Friday, June 19, 2009

Politics: The New Orange County?

TORONTO, ONTARIO - I could hardly believe my eyes recently when reading the politics site when I saw the headline "Placer is the new Orange." What I suspected to the be the meaning proved to be accurate--the article by Tom Schaller made the case that while California's Orange County had been symbolic of the conservative movement in the Nixon and Reagan eras, it has become a "purple" county that almost voted for Barack Obama. Instead, it is Placer County with its exurban and rural, low minority population that most closely matches the demographics of the Republican party and has the voting pattern to show for it.

Interestingly, the town of Placerville that has been in my by-line on three trips since this blog began is not in Placer County, but in El Dorado County immediately to the south--which has very similar demographics, and is home to the Mountain Democrat newspaper that is decidedly not Democratic in the sense of supporting the Democratic party. However, that doesn't mean that I haven't spent time in Placer County, which includes the effective Sacramento suburb and major rail yard location of Roseville as well as much of the I-80 Donner Pass route over the Sierra Nevada mountains--I have been to places like Roseville and Auburn within the past few years. Furthermore, Sacramento media dominates both Placer and El Dorado Counties, so the 4th District Congressional race cited in Schaller's article was one I followed reasonably closely.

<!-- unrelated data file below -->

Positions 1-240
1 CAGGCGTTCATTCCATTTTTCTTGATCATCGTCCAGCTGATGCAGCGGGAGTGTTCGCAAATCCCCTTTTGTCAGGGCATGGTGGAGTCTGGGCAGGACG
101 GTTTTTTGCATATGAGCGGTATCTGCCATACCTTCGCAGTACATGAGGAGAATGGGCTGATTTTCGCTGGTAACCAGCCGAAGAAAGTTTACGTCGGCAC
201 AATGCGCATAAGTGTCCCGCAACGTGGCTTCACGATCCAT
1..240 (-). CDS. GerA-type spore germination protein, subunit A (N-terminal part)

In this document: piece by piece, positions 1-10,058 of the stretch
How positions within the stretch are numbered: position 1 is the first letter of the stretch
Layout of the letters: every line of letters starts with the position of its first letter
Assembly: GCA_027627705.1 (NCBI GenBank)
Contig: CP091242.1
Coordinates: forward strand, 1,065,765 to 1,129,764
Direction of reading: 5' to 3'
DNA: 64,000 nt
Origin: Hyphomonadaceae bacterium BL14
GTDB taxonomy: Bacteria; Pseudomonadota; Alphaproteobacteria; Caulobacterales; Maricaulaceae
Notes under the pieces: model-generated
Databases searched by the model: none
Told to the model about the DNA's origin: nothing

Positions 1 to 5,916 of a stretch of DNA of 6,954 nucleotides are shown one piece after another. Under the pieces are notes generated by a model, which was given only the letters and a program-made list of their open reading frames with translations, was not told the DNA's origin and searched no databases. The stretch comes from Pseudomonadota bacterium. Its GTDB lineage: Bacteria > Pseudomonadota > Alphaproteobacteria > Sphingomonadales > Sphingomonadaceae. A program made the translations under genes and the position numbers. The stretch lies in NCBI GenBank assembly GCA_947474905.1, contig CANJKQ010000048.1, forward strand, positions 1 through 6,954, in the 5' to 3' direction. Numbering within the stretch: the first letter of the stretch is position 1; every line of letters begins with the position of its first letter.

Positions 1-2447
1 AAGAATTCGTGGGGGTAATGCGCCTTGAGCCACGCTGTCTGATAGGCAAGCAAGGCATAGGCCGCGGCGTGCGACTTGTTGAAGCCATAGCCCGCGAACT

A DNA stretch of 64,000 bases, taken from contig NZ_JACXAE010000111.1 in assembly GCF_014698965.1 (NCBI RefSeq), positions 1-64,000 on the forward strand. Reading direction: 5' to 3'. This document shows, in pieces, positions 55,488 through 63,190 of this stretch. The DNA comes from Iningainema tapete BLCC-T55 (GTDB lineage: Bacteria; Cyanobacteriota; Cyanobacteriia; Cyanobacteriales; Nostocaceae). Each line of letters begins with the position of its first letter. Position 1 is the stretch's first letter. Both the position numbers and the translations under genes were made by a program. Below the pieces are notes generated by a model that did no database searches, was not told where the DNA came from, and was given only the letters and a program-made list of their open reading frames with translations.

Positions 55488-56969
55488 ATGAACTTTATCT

The concept of carpet-bagging really was a factor in the Congressional campaign between Democrat Charlie Brown and Republican Tom McClintock. Arguably the best ad on either side in the entire race came from the Democratic Congressional Campaign Committee, showing how McClintock had moved around the large state of California to his political advantage. It's still available to watch on YouTube. While Brown campaigned more like Montana senator Max Baucus than San Francisco representative Nancy Pelosi anyway, his portrait of McClintock as not really being from the district seemed to resonate most strongly with the people I talked to in the region.

Of course, McClintock won despite that in a district that went solidly for John McCain, and indeed the region seems to be one especially interested in gun rights with significant anti-immigrant sentiment. Yet, the very fact that Roseville has the largest population in the county and is a suburb of Sacramento is indeed symbolic of what some say is the impending fate of the Republican party. As more left-leaning residents move farther out in the suburbs, the demographics of Placer County will change. If the Republican Party doesn't broaden its appeal, it will not only have lost its hold on Orange County, it will lose its hold on Placer County as well--on that point, I agree with Schaller completely.

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